Medicare benefits include three parts:

  • Part A hospital coverage: Helps cover costs for inpatient hospital care, post-admission skilled nursing facility care, hospice care and home health care.
  • Optional Part B medical coverage: Helps cover costs for services from doctors and other health care professionals, outpatient care and procedures, home health care, durable medical equipment (e.g., wheelchairs and walkers) and some preventive services.
  • Optional Part D prescription drug coverage: Helps cover the cost of prescription drugs. Private insurance companies typically run Medicare Part D plans under rules set by Medicare.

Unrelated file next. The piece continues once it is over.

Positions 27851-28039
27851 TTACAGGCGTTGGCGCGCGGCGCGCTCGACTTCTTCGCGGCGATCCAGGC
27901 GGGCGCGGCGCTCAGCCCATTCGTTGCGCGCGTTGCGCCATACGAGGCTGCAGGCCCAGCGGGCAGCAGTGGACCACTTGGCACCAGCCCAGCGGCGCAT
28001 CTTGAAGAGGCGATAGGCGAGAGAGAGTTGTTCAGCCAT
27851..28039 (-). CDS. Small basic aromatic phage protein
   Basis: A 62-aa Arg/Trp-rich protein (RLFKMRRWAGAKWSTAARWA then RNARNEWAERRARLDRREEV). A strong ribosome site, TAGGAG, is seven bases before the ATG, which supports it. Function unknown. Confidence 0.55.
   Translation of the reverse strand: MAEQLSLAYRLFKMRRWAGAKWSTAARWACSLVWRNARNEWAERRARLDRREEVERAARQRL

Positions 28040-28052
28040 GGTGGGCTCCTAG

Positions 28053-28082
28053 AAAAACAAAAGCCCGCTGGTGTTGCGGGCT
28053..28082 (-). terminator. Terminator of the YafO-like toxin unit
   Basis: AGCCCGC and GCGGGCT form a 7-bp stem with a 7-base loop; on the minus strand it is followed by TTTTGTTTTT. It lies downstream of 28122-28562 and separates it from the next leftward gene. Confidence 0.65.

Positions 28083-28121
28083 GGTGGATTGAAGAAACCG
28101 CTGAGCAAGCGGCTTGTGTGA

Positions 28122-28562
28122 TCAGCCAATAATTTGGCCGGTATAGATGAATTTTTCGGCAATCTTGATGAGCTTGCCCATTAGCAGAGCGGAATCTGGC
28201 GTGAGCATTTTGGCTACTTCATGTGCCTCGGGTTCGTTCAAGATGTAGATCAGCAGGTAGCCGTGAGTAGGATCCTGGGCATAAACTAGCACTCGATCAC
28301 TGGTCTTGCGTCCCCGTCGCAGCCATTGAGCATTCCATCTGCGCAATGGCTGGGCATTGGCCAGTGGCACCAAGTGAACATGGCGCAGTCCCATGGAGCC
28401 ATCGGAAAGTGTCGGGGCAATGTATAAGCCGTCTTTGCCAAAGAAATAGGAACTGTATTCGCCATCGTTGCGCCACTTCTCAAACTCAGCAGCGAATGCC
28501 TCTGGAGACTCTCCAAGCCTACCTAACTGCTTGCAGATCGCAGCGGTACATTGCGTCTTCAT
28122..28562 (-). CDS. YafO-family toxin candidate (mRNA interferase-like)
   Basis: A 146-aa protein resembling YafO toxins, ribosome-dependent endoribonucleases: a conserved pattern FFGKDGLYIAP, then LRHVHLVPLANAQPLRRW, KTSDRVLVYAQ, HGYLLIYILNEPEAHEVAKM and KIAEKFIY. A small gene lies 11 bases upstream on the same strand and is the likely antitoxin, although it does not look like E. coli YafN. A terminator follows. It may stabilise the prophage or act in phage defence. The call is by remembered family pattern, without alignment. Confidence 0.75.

Medicare offers enrollees two different ways to receive their coverage.

Individuals eligible for Medicare can choose between two options: (1) Traditional Medicare and (2) Medicare Advantage. Medicare Advantage plans are run by private insurers that contract with Medicare. There are significant differences between the two options and among different Medicare Advantage plans. Individuals need to consider their own personal circumstances in making their choice for coverage.

The following table provides a very high-level overview of some of the differences between Traditional Medicare and Medicare Advantage.